Low interest in council race worries political activists
With less than three weeks to go before the Nov. 8 City Council election, political activists are concerned that a recurring pattern of declining voter participation will erode gains blacks, Latinos and Asians have made in city politics.
Because there is no mayoral election this year, voter turnout could be as low as the 13 percent turnout the city saw in the last non-mayoral balloting in 2007.
“It’s scary,” says Mass VOTE Co-Director Cheryl Crawford. “People are not paying attention to this election.”
In 2008, the year President Barack Obama’s name appeared on the ballot, 62 percent of registered voters turned out for the election. That stands as a high watermark for Boston elections in recent years. State representatives and senators were running for election and well-funded ballot questions may also have helped push turnout.
This year, as was the case in 2007, the city councilors are the only ones appearing on the ballot.
When turnout is low across the city, it’s particularly low in black, Latino and Asian communities. In the 2007 election, turnout in Roxbury’s Ward 12, which is predominantly black and Latino, was 13 percent. But in Ward 20, which is predominantly white, turnout was 23 percent.
In the aftermath of that election, at-large Councilor Felix D. Arroyo lost his seat to John Connolly, a challenger whose West Roxbury base out-voted the inner city neighborhoods’ black and Latino candidates have traditionally depended on.
This year’s preliminary council balloting underscored the gap between turnout in white communities and communities of color. In Dorchester’s District 3, where seven candidates squared off to fill an open seat, 7,400 people voted.
In District 7, which includes Roxbury and parts of Dorchester, Jamaica Plain and the South End, just 2,488 people turned out in a four-way race to oust newly-elected councilor Tito Jackson.
In political circles there is speculation that challenger Michael Flaherty, who is seeking to regain a council seat he gave up in 2009 to run for mayor, could eliminate Ayanna Pressley or Felix G. Arroyo, both of whom are in their first term as at-large councilors.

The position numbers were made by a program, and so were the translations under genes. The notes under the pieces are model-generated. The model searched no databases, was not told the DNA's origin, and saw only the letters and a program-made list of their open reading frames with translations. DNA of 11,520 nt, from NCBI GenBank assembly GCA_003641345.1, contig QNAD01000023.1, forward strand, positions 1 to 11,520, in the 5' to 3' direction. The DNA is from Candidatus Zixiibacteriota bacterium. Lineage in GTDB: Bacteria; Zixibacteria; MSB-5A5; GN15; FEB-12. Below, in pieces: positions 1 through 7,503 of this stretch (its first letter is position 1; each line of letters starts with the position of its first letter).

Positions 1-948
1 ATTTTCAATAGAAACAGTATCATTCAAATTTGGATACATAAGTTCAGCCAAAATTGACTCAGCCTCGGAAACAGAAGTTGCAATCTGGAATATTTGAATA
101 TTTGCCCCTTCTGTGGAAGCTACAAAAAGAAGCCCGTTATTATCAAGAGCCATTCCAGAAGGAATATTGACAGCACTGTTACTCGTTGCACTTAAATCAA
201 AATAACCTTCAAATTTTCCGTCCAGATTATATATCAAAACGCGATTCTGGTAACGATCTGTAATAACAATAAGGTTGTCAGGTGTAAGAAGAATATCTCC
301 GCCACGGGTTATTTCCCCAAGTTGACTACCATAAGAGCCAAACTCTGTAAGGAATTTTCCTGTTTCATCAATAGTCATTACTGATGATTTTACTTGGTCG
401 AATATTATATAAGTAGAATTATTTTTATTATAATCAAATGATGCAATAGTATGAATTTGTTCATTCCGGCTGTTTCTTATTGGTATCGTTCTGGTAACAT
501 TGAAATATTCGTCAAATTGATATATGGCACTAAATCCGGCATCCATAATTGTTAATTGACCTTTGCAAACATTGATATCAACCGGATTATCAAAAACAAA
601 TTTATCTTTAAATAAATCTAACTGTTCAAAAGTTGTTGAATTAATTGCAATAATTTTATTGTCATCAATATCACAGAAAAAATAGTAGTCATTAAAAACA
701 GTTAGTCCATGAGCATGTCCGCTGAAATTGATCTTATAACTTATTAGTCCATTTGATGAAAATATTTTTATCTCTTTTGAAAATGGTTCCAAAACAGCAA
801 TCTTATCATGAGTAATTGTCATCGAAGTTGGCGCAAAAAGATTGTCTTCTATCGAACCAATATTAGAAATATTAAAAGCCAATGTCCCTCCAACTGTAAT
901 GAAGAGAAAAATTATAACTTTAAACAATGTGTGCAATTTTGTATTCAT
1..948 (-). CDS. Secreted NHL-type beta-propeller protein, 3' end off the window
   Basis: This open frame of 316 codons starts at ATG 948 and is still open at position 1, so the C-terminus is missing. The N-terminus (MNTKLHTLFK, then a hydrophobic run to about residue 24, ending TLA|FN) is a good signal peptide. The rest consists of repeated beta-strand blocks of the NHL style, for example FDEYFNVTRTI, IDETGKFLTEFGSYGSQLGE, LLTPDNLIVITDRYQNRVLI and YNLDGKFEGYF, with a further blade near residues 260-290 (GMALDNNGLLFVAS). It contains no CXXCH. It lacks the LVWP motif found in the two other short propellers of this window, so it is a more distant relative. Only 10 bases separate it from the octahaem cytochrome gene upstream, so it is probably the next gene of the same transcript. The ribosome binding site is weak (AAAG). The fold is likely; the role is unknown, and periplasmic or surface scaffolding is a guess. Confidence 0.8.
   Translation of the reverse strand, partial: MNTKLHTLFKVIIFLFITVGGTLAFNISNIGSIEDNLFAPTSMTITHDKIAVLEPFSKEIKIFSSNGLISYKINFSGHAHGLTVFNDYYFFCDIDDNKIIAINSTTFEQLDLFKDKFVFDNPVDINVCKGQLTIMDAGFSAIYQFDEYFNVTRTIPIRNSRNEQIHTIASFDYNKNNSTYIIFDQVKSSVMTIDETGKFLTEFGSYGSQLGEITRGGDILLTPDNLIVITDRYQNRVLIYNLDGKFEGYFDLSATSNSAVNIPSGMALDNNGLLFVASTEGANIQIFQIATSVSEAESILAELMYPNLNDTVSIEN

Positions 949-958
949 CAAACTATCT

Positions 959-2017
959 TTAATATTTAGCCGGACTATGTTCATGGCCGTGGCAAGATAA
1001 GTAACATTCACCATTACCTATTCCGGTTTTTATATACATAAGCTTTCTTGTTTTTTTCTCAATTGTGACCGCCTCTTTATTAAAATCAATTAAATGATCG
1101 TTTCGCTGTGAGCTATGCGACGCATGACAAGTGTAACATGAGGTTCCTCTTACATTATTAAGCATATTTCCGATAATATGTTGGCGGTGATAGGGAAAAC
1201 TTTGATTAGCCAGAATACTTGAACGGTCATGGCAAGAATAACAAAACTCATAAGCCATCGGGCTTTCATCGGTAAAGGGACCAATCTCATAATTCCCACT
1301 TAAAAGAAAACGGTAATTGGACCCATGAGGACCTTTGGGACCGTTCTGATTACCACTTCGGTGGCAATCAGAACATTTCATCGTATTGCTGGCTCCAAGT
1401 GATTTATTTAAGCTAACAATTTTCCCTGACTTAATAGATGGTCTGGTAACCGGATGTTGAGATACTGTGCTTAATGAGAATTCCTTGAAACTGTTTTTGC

Just three of the council’s 13 members are black. Arroyo is the sole Latino. For decades activists in the black, Latino and Asian communities have fought for greater representation on the council, both through electing candidates of color and through holding white councilors accountable.
Often, votes on key issues before the council — like rent control and approval of the mayor’s budget — split along racial lines.
Activists say losing either of the two at-large candidates could be a blow for people of color in Boston.
“This is a pivotal year for our community,” says community activist Bruce Bickerstaff. “We’ve heard for so long that we can dictate the outcome of elections. We need to step up.”
Beyond the loss of any single official, the community loses political clout when voter turnout is low, according to political activist Dan Janey.
“Sections of the city get noticed and get the perks based on how well they vote,” he said. “They get the best snow plowing, the best schools.”
Crawford says Mass VOTE and the Boston branch of the NAACP are working to boost turnout in low-voting communities in Boston. Last weekend, volunteers registered 200 new voters. In the weeks leading up to the election, community-based organizations plan to door-knock and phone-bank to remind registered voters about the Nov. 8 election.
There’s no guarantee those tactics will prevent a repeat of 2007, though. The same coalition of organizations worked in that year as well with little to show for it.
“I’m always concerned about turnout,” Janey says. “I don’t know what it takes to get people to vote.”
Voter apathy is not confined to the city’s black, Latino and Asian neighborhoods. In the 2007 election, turnout in the Ward 4, which includes the Fenway and Kenmore Square was just 8 percent. Turnout in Ward 5, which covers the Back Bay and Beacon Hill, was just 7 percent.
But Janey says the lack of voter participation in the Back Bay is offset by the deep pockets the residents of that neighborhood are endowed with.
“They have the money to back a campaign,” he notes. “Politicians pay attention to that.”